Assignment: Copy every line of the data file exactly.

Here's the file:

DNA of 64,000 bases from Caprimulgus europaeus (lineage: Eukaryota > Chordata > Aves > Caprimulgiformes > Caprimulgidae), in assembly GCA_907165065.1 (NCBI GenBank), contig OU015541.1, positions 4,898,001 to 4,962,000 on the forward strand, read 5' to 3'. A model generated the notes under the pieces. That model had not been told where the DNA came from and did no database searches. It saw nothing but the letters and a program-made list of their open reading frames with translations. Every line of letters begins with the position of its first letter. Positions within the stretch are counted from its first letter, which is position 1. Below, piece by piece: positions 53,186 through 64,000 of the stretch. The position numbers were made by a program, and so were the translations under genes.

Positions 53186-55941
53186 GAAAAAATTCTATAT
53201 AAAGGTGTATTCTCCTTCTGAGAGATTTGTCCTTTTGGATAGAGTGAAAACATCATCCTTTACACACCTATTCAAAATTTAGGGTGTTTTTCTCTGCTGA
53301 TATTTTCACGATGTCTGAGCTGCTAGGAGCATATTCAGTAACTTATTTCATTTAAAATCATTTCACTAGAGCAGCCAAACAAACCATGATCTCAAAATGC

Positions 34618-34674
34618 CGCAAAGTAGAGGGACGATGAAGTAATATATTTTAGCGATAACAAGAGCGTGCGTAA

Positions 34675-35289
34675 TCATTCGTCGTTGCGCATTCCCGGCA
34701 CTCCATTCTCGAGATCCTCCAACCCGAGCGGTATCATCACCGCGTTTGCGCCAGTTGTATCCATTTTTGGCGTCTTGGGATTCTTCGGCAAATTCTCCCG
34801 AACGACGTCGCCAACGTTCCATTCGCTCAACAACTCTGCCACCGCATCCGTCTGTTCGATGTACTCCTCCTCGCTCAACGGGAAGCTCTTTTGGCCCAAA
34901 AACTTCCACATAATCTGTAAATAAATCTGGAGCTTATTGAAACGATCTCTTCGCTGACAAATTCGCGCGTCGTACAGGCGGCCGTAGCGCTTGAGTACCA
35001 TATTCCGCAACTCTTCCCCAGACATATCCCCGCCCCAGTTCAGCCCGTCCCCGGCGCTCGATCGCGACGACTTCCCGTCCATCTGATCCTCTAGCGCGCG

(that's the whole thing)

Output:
DNA of 64,000 bases from Caprimulgus europaeus (lineage: Eukaryota > Chordata > Aves > Caprimulgiformes > Caprimulgidae), in assembly GCA_907165065.1 (NCBI GenBank), contig OU015541.1, positions 4,898,001 to 4,962,000 on the forward strand, read 5' to 3'. A model generated the notes under the pieces. That model had not been told where the DNA came from and did no database searches. It saw nothing but the letters and a program-made list of their open reading frames with translations. Every line of letters begins with the position of its first letter. Positions within the stretch are counted from its first letter, which is position 1. Below, piece by piece: positions 53,186 through 64,000 of the stretch. The position numbers were made by a program, and so were the translations under genes.

Positions 53186-55941
53186 GAAAAAATTCTATAT
53201 AAAGGTGTATTCTCCTTCTGAGAGATTTGTCCTTTTGGATAGAGTGAAAACATCATCCTTTACACACCTATTCAAAATTTAGGGTGTTTTTCTCTGCTGA
53301 TATTTTCACGATGTCTGAGCTGCTAGGAGCATATTCAGTAACTTATTTCATTTAAAATCATTTCACTAGAGCAGCCAAACAAACCATGATCTCAAAATGC

Positions 34618-34674
34618 CGCAAAGTAGAGGGACGATGAAGTAATATATTTTAGCGATAACAAGAGCGTGCGTAA

Positions 34675-35289
34675 TCATTCGTCGTTGCGCATTCCCGGCA
34701 CTCCATTCTCGAGATCCTCCAACCCGAGCGGTATCATCACCGCGTTTGCGCCAGTTGTATCCATTTTTGGCGTCTTGGGATTCTTCGGCAAATTCTCCCG
34801 AACGACGTCGCCAACGTTCCATTCGCTCAACAACTCTGCCACCGCATCCGTCTGTTCGATGTACTCCTCCTCGCTCAACGGGAAGCTCTTTTGGCCCAAA
34901 AACTTCCACATAATCTGTAAATAAATCTGGAGCTTATTGAAACGATCTCTTCGCTGACAAATTCGCGCGTCGTACAGGCGGCCGTAGCGCTTGAGTACCA
35001 TATTCCGCAACTCTTCCCCAGACATATCCCCGCCCCAGTTCAGCCCGTCCCCGGCGCTCGATCGCGACGACTTCCCGTCCATCTGATCCTCTAGCGCGCG